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Sugar, The World Corrupted: From Slavery to Obesity by James Walvin

Published in April of 2018.

I love books that explain the big world through small things.

Getting one’s head around the history of the world is hard. There is just so much to keep track of.

Developing a sense of world history through the biography of a single product or commodity is one way to counter information overload.

So I was predisposed to love Sugar, The World Corrupted. And I did.

Sugar is the latest thing that we are all freaked out by. Sugar is the new tobacco.

Usually, we are freaked out by the wrong things.

We fear terrorism when we should really be worried about car accidents. Airplane crashes are world news, yet the toll they take is minuscule compared to auto accidents. We are convinced that schools are dangerous, when really they are about the safest place a kid can be. We worry about crime, but we’d be better off worrying about the backyard pools.  

But with sugar, we are right to be worried. Apparently, sugar and other sweeteners, such as high fructose corn syrup, are in everything. The stuff is used in everything from pasta sauce to bread, yogurt to salad dressing.  The stuff that is making us heavy and unhealthy is unavoidable.  (Or very difficult to avoid).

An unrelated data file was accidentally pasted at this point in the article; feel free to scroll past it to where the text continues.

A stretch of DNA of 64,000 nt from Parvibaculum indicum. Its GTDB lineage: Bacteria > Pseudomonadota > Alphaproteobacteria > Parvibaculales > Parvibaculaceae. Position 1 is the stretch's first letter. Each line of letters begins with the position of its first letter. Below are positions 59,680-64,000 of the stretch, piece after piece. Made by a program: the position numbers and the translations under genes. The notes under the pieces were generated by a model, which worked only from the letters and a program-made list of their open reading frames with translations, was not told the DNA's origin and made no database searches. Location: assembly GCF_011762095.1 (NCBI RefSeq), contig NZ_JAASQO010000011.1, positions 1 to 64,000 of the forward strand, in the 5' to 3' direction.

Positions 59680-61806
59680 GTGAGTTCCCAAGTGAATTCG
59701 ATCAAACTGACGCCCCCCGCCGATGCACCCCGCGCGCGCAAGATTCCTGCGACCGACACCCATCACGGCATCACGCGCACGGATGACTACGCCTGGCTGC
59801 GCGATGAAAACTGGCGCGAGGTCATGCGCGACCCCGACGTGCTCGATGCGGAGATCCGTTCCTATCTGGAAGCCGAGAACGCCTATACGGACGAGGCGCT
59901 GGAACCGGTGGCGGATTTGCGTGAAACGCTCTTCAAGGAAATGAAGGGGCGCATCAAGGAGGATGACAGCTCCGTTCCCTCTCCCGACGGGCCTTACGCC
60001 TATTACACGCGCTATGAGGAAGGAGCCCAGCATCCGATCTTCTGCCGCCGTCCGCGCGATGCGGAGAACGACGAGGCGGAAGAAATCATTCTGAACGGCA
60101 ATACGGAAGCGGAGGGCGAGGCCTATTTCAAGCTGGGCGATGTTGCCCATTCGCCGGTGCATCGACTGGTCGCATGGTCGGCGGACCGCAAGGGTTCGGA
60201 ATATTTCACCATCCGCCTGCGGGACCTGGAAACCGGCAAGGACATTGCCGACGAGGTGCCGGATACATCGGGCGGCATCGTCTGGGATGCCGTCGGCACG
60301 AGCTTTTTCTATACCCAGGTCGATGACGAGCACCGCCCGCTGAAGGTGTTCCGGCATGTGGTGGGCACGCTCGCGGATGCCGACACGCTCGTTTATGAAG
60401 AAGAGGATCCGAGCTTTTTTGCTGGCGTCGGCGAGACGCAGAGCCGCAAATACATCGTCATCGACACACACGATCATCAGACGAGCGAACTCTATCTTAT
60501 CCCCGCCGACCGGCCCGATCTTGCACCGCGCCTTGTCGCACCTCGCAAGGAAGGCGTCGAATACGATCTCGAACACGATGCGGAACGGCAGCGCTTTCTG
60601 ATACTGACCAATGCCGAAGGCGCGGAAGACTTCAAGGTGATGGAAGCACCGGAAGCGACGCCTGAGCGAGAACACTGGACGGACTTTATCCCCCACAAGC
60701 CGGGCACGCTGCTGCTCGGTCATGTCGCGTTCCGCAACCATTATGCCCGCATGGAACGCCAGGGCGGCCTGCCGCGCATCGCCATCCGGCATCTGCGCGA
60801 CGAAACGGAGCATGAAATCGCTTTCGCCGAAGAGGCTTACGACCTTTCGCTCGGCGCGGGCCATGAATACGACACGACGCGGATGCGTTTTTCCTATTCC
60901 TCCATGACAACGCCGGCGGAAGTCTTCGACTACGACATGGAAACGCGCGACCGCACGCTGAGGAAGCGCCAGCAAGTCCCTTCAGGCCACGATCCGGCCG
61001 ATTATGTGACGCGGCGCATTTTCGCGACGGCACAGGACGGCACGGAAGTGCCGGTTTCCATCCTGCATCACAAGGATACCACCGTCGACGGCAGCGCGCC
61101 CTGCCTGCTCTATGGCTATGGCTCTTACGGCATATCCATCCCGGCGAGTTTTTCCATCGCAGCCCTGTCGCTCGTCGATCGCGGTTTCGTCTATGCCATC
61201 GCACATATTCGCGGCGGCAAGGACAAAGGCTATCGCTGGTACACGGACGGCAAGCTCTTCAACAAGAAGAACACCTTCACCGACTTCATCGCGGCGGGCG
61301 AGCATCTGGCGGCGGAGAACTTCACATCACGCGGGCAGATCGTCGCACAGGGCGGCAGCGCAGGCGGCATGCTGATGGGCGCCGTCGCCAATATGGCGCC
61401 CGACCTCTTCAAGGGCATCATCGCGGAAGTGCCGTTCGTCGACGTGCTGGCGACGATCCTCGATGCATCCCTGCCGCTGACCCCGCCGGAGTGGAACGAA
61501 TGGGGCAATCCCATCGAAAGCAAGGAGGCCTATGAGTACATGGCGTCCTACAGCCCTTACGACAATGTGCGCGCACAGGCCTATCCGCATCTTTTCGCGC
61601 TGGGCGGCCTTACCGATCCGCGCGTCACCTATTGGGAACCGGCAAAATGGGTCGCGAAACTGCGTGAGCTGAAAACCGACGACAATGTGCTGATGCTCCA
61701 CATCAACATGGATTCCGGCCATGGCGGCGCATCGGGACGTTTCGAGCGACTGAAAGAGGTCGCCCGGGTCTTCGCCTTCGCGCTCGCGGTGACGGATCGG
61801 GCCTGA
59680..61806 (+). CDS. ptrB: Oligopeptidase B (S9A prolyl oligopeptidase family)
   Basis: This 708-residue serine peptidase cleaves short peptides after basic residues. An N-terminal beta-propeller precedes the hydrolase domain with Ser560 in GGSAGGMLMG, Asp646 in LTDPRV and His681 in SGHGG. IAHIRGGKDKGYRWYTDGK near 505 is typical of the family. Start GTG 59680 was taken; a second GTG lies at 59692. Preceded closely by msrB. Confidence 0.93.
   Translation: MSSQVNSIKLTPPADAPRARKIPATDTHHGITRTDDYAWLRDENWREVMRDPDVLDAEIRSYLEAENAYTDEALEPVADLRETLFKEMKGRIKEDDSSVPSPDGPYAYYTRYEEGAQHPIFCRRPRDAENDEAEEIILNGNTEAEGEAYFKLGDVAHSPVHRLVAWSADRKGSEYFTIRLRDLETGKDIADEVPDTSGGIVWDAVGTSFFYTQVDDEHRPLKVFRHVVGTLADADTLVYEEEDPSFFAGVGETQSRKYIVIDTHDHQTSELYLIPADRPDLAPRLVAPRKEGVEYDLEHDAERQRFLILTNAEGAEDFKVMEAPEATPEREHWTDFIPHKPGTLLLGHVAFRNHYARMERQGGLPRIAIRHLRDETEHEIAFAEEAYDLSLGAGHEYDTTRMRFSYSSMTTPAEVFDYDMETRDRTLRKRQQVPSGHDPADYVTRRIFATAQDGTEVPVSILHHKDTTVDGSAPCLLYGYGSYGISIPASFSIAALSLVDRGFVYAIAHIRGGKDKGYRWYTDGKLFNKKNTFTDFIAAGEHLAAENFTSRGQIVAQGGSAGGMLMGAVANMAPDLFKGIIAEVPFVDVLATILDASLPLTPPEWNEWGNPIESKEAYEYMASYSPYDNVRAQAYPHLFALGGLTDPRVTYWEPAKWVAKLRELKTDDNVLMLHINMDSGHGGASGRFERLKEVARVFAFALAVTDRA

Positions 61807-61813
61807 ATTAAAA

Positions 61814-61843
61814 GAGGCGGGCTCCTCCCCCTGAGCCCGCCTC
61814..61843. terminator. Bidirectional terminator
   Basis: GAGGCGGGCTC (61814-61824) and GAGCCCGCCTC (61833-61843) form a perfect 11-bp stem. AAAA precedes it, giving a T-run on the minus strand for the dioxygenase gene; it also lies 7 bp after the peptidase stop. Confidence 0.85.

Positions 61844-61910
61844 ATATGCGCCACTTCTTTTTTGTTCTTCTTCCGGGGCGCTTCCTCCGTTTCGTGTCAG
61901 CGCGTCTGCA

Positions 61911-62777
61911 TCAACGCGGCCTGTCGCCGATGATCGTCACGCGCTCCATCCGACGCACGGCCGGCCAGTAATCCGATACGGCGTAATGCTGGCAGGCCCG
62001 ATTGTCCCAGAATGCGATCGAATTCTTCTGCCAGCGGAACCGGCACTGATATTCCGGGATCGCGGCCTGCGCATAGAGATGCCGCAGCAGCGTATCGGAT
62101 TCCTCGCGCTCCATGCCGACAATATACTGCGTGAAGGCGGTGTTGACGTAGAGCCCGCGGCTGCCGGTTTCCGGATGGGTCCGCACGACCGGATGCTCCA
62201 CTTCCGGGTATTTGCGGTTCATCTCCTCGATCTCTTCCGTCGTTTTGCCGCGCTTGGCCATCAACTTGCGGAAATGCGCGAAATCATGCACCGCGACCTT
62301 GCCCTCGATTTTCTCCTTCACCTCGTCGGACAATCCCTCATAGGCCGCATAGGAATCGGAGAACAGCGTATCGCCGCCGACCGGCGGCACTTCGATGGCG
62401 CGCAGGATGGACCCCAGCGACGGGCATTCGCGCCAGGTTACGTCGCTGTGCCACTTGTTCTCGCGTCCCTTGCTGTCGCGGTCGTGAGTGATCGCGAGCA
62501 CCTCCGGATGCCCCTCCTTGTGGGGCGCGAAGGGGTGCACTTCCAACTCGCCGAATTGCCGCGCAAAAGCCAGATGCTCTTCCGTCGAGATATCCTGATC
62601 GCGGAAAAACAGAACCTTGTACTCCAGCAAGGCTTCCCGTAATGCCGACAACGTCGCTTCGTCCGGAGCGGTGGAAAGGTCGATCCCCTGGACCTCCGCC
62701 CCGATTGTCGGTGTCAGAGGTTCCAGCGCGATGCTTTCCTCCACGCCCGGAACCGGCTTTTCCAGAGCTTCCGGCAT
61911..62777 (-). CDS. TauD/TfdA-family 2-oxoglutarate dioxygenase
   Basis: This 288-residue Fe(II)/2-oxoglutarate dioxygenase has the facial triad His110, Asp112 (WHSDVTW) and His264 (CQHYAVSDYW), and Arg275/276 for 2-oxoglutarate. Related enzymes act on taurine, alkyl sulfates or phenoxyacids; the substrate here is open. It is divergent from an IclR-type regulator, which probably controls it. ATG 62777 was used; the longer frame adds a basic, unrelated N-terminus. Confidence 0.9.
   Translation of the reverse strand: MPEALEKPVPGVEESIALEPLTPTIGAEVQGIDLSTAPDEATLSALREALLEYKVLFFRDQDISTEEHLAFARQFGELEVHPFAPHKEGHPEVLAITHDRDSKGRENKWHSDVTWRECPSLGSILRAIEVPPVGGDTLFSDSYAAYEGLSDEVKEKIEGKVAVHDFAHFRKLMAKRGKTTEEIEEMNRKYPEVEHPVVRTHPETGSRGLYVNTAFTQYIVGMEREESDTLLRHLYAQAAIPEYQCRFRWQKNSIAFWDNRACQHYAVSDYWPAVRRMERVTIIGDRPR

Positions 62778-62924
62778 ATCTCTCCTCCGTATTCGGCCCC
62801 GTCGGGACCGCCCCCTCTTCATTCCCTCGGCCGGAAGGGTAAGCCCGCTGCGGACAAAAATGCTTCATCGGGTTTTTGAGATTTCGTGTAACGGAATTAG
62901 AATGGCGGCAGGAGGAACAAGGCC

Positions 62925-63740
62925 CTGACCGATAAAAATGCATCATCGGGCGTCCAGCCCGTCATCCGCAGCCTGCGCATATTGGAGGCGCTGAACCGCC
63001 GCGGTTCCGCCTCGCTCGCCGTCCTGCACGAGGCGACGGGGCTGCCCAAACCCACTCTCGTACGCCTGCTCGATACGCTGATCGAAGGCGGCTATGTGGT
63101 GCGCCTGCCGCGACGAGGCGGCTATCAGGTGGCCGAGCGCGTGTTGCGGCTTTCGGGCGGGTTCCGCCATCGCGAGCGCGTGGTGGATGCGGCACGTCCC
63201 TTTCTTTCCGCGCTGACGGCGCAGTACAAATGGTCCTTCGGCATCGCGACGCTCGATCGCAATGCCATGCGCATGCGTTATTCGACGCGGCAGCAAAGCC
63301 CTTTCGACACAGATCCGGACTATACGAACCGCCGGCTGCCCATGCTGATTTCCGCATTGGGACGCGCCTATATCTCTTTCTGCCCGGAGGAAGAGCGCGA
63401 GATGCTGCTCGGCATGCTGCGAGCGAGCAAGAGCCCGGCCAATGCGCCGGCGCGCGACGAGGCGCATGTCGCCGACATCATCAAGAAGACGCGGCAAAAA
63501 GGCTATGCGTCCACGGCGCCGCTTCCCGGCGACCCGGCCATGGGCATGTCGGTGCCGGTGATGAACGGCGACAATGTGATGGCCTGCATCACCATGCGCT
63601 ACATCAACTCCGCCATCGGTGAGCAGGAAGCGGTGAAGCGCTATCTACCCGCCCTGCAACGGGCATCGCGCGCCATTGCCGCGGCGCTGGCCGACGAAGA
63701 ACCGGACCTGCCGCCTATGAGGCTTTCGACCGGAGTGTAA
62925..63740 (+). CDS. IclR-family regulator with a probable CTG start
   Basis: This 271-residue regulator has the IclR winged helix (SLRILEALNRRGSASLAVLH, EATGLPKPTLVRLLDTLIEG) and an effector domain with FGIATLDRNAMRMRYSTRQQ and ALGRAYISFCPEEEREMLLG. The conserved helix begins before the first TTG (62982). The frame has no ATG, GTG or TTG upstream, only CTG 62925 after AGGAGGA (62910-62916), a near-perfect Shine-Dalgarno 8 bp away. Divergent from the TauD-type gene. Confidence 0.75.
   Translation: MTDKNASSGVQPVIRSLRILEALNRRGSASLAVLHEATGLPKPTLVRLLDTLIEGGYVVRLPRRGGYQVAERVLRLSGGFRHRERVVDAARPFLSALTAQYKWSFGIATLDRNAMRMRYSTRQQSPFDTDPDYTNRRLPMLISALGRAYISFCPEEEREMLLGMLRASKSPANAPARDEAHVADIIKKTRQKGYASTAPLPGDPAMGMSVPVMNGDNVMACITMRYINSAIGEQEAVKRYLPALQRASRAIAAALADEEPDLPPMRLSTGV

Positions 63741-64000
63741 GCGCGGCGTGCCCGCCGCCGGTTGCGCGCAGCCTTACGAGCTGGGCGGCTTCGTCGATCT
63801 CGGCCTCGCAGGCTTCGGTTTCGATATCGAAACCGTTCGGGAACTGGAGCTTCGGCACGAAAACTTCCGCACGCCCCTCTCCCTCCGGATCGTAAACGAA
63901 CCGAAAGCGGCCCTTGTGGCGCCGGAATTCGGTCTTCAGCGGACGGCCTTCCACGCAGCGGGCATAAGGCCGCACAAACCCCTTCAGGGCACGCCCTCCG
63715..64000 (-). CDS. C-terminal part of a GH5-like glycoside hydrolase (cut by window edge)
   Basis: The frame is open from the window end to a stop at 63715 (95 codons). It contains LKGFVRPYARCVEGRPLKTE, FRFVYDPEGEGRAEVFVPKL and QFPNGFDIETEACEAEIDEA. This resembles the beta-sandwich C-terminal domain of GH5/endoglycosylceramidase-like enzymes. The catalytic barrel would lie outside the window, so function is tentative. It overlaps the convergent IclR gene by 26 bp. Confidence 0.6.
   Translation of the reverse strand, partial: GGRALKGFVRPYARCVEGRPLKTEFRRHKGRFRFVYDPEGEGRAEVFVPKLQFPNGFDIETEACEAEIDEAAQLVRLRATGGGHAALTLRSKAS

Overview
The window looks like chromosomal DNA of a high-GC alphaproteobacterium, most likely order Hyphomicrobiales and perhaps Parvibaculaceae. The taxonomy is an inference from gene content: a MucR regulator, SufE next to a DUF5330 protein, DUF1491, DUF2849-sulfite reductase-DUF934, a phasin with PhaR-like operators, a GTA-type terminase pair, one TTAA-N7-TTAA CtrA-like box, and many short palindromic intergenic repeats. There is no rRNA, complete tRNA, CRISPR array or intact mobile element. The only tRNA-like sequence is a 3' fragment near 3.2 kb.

I thought that I had known all the bad stuff about sugar. Turns out I didn’t know the half of it.

The history of sugar, as beautifully told in Walvin’s book, is not a happy one. The history of sugar production is inseparable from the history of slavery. The sweet commodity that rotted the teeth of generations of Westerners, including more than a few royals, is the stuff that empires of exploitation and domination were built.

Today, the price of sugar is mostly paid by those with the least resources. Inexpensive processed food is laden with sugar. The lower one’s household income, the more likely one is to suffer the health consequences of ingesting too much sugar.

The soda companies and giant food conglomerates have fought any regulations, taxes, or public education campaigns that might lower their profits by reducing sugar consumption.

The last historical food biography that I read was Kurlansky's Milk. Here is a 2011 list of other micro-histories that I’ve loved, or that I would like to read.  .

I’d be interested in your recommendations about your favorite big books that seek to explain the world through the lens of a single thing.

What are you reading?

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